ISS crew blast off after long quarantine

ISS crew blast off after long quarantine


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Nasa astronaut Christopher Cassidy (l), and cosmonauts Anatoly Ivanishin (c) and Ivan Vagner

Three new crew members have arrived at the International Space Station (ISS) after a launch carried out under tight restrictions due to the coronavirus.

The Russian Soyuz rocket carrying cosmonauts Anatoly Ivanishin and Ivan Vagner and Nasa astronaut Chris Cassidy took off from Kazakhstan on Thursday.

Pre-launch protocols were changed to prevent the virus being taken to the ISS.

Only essential personnel were allowed at the launch site for the blast-off.

Support workers wore masks and kept their distance as the crew walked to the bus to take them to the spacecraft.

Earlier, Chris Cassidy said not having their families in Baikonur to cheer them on for the launch had affected the crew, but he added: “We understand that the whole world is also impacted by the same crisis.

Following the launch Nasa Administrator Jim Bridenstine tweeted his congratulations.

The three will replace Oleg Skripochka, Andrew Morgan and Jessica Meir who are due to make their return journey from the ISS on 17 April.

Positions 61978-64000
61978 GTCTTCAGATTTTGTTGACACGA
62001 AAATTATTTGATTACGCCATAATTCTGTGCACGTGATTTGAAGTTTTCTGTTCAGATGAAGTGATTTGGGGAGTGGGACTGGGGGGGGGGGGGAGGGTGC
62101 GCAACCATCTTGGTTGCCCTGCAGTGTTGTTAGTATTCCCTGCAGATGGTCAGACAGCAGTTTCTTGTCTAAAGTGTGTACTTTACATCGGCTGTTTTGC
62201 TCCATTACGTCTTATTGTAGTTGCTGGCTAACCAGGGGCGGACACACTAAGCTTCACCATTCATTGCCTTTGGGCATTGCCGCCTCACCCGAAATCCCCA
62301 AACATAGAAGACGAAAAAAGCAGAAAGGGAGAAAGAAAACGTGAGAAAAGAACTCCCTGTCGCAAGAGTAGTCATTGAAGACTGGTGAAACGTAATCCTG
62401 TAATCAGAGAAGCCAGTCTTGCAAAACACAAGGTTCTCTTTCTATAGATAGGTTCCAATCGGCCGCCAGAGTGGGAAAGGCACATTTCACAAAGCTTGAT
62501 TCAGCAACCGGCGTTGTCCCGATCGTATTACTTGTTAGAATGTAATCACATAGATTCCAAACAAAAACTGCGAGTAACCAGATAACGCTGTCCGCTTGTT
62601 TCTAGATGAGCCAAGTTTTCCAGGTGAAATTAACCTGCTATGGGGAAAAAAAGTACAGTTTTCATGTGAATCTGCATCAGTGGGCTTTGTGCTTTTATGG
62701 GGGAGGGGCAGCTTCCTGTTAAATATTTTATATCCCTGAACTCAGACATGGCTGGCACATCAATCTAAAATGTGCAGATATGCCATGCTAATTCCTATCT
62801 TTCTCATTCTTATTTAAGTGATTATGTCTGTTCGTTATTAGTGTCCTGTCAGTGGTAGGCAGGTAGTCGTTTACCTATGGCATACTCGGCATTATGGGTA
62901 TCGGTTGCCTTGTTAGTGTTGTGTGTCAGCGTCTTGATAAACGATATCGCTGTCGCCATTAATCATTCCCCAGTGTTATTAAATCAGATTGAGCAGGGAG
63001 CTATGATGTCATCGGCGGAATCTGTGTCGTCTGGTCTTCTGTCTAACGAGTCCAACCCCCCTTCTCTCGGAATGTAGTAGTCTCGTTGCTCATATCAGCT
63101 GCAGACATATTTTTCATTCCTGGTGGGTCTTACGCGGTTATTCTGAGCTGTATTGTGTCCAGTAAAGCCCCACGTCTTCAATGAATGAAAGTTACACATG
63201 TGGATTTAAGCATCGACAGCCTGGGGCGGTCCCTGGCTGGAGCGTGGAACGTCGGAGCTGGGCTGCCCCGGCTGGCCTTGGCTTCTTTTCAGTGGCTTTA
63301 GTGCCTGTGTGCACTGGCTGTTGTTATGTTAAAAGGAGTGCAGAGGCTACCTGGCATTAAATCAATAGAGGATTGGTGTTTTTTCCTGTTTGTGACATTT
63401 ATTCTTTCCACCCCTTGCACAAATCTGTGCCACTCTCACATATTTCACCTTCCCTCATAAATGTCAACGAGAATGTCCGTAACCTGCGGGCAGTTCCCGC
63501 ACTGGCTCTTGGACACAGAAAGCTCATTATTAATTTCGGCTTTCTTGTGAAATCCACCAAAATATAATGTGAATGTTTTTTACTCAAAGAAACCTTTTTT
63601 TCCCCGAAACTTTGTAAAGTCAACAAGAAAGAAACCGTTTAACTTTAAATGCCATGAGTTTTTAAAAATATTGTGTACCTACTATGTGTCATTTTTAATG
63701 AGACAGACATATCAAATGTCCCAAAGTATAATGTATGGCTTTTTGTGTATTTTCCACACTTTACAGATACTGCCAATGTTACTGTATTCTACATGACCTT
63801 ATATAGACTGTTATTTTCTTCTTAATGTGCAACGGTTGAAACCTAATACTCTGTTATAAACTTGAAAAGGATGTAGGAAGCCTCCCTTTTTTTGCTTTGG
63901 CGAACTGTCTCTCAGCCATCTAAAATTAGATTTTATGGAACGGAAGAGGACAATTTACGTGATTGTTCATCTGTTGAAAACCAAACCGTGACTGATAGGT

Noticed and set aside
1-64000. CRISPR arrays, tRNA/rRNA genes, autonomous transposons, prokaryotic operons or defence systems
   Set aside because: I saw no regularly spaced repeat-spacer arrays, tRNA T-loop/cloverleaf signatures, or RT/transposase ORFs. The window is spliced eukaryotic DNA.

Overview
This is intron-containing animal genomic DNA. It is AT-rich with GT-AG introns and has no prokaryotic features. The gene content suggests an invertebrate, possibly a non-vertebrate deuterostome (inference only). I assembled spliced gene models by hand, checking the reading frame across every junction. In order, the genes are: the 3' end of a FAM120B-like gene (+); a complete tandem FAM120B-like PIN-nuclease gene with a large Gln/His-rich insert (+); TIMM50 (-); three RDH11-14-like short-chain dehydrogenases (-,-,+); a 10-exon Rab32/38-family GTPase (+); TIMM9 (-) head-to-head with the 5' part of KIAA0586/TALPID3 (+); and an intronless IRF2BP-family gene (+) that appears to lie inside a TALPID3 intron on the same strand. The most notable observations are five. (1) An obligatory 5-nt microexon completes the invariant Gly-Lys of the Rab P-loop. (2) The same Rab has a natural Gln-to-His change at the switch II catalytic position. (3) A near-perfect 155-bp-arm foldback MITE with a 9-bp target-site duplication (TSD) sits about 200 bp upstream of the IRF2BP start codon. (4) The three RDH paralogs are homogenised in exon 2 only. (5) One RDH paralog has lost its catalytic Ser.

ISS crew routinely go into quarantine ahead of launch day, but because of the coronavirus pandemic the process began even earlier last month.

Traditional pre-launch fanfare and visits to Moscow were abandoned as the three – along with their reserve crew – stayed in isolation at Russia’s Star City training centre outside the capital.

A final press conference at Baikonur was made – as usual – from behind a glass wall as an added barrier to infection.

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With millions of people around the world forced to stay indoors by the coronavirus, cosmonauts and astronauts have been offering advice on how to survive self-isolation.

Nasa’s Scott Kelly wrote in the New York Times last month that the thing he missed most during nearly a year in space from 2015 to 2016 was nature – “the colour green, the smell of fresh dirt, and the feel of warm sun on my face”.

He recommended walks in the fresh air for those who were able – but said time in front of a screen should not be ruled out.

He said he and his crew mates had enjoyed regular “movie nights” on the ISS.

The ISS has been orbiting the Earth since 1998. Five partners are involved – the US, Russia, Japan, Canada and the European Space Agency.



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